One challenge is that if a breach is detected now, but which took place some time ago, the nature of the data stolen becomes very hard to diagnose. The configuration of systems, the content of files or data sets, the time at which the queries or access occurred are likely to be uncertain and so the time of exposure, how long accounts have been at risk, the extent of any usage or fraud committed starts to become evident only through much more detailed investigation – especially where the delay has been months or in past cases, years.
It is a common statistic that the time for breach detection and resolution is often several weeks if not months; in the future climate we ought to see these figures reduce dramatically as organisations are forced to lift their game in system monitoring, security analytics and threat response. This means:
As a final consideration here, the 72-hour window might be what the regulator expects, but public and consumer expectations are likely to outstrip this and demand notifications in a much shorter window before taking to social media to start the speculation and complaining.
Understanding why a breach occurred also has a number of dimensions… you may need to understand why your systems, users or data were attacked, but also what motivated the attacker. This could be a desire to cause you (or your customers) embarrassment, there may be a social or political goal, it could be a part of a wider fraud or account takeover attack, or the aim may be to extort money and commit blackmail.
The likely impact of the breach is therefore intrinsically linked to the rationale for the breach and therefore may colour the notification and the incident response process both in terms of what you do and what priorities you assign to particular steps.
In cases where the information pertains to characteristics of the individual (such as surname, gender, date of birth or medical history) and therefore cannot be changed, reissued or reset, then the motivation and outcomes are even more key to the severity assessment – a medical fact or personal characteristic that is exposed will stay exposed; hence the rationale for its theft or disclosure becomes pertinent.
Motivation also affects the level and type of publicity; a small-scale breach with a narrow target could be highly significant for the individual but not have wider ramifications (e.g. the accessing of photographs of a celebrity they would rather remain hidden or a limited small scale fraud against an individual). However, the breaching and disclosure of a few million credit card numbers by an attacker seeking to make a point about lax web application security could attract vastly different publicity as a result of the completely different scale of impacts to the wider population – even though no individual ends up materially affected in the long term and no one has to feel embarrassed in any way.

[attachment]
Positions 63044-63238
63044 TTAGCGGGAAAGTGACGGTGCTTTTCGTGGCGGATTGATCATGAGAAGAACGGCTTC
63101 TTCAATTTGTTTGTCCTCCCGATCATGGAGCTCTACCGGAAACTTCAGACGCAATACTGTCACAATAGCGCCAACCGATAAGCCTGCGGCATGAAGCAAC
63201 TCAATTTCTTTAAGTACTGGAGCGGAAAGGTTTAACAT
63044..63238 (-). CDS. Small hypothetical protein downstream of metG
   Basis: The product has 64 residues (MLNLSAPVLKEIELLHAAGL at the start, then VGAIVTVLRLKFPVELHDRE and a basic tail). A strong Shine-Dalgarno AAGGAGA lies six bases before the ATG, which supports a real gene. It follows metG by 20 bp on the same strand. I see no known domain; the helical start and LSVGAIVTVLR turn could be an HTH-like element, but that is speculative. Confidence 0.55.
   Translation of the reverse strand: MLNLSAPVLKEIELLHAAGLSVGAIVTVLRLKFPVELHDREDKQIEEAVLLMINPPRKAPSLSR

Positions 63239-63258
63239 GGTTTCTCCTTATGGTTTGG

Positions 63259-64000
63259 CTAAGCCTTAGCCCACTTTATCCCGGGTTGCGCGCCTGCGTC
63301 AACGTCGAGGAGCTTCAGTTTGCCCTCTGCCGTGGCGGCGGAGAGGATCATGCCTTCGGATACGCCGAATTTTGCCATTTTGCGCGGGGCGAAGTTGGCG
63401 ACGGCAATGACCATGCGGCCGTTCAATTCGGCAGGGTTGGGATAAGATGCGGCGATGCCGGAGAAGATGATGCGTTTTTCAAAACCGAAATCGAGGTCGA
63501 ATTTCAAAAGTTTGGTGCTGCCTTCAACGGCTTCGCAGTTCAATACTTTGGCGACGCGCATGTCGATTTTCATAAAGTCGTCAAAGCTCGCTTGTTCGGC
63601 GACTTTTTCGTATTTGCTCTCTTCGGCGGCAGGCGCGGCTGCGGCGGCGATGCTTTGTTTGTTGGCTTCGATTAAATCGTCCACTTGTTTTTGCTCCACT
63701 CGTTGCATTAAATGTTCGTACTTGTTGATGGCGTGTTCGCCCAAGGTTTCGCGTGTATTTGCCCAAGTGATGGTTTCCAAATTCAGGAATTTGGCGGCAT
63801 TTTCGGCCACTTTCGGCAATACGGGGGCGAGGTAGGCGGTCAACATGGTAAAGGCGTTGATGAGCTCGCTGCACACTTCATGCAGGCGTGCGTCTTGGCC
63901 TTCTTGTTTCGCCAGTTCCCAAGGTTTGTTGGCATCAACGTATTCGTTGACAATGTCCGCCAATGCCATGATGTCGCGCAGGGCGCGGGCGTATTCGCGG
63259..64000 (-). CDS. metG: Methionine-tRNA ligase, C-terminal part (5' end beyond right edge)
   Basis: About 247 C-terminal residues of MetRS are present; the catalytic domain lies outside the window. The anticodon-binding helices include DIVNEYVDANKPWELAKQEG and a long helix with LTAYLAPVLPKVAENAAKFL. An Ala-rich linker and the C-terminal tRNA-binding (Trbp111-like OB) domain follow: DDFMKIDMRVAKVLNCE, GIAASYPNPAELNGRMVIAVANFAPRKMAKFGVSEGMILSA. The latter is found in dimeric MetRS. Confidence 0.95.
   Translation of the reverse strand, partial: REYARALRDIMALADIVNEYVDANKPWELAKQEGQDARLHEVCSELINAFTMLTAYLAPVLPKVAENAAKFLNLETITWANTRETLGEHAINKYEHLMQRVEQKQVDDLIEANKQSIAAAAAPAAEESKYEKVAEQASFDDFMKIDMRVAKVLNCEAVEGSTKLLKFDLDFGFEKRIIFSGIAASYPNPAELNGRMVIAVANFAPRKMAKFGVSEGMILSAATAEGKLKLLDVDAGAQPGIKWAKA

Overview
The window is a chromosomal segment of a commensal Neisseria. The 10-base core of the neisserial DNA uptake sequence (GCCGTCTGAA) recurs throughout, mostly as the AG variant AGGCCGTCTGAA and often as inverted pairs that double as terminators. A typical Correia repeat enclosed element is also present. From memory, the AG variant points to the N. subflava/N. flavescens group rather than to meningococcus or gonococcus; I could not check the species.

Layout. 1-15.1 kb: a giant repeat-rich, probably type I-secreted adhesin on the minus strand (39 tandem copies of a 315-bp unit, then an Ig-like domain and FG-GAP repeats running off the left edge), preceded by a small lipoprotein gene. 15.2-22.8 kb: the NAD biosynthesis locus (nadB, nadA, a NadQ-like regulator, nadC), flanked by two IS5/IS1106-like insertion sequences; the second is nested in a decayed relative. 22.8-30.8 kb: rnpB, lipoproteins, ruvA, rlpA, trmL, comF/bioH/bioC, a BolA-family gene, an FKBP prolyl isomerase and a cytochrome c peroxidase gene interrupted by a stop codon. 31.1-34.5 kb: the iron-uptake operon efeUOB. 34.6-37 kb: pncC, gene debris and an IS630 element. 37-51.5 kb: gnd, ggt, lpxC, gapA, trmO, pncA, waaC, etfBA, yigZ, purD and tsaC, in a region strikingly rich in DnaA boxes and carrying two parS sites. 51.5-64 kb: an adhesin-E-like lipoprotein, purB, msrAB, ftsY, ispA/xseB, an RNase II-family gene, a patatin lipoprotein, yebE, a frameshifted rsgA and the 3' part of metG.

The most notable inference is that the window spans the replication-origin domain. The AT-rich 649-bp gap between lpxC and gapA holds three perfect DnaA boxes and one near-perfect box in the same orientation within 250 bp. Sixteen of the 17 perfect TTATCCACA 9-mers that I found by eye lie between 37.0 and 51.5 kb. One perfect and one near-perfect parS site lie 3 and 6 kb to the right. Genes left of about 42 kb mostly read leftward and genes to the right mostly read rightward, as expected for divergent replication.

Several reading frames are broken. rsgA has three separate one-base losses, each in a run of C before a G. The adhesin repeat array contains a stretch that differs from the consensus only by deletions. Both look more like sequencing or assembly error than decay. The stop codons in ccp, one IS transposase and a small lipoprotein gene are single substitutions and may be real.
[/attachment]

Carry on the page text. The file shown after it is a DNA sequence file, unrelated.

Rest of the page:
Expecting technology to answer questions with “Where” in them is often difficult. In the commonest case the disparity between the real world and the IT world become very evident.
Let’s consider some examples:
Where is this attacking IP Address?
Sometimes you will know what you think is the origin of an attack in terms of network address and it seems obvious to show that as a real world location. GeoIP databases are better than they used to be, but still can be inaccurate (just ask the Vogelman family – https://splinternews.com/how-an-internet-mapping-glitch-turned-a-random-kansas-f-1793856052).
You might get a town, street or building – but you might not. Also if the building turns out to be a coffee shop or hotel with free wireless it might not be much help. The result might also be the system nearest to your attacker’s servers, not the true origin of the attack – or possibly the user at the location indicated just happens to have a compromised system themselves.
However, this is still worth doing – knowing the location, even roughly, can give you some clues as to the provenance of an attack, the likely severity, the motives or other useful clues. Make sure your analytics and monitoring systems can access and retrieve this kind of location information on demand when alerts are raised.
Where has the stolen data gone?
You’ll have the same problem with a target/destination IP address if the information was noticed flowing out of your network somewhere. But once it’s gone it could be anywhere, possibly in lots of places. If stolen data was posted on an Internet forum then it could have been downloaded multiple times and been accessed by numerous people with diverse motivations.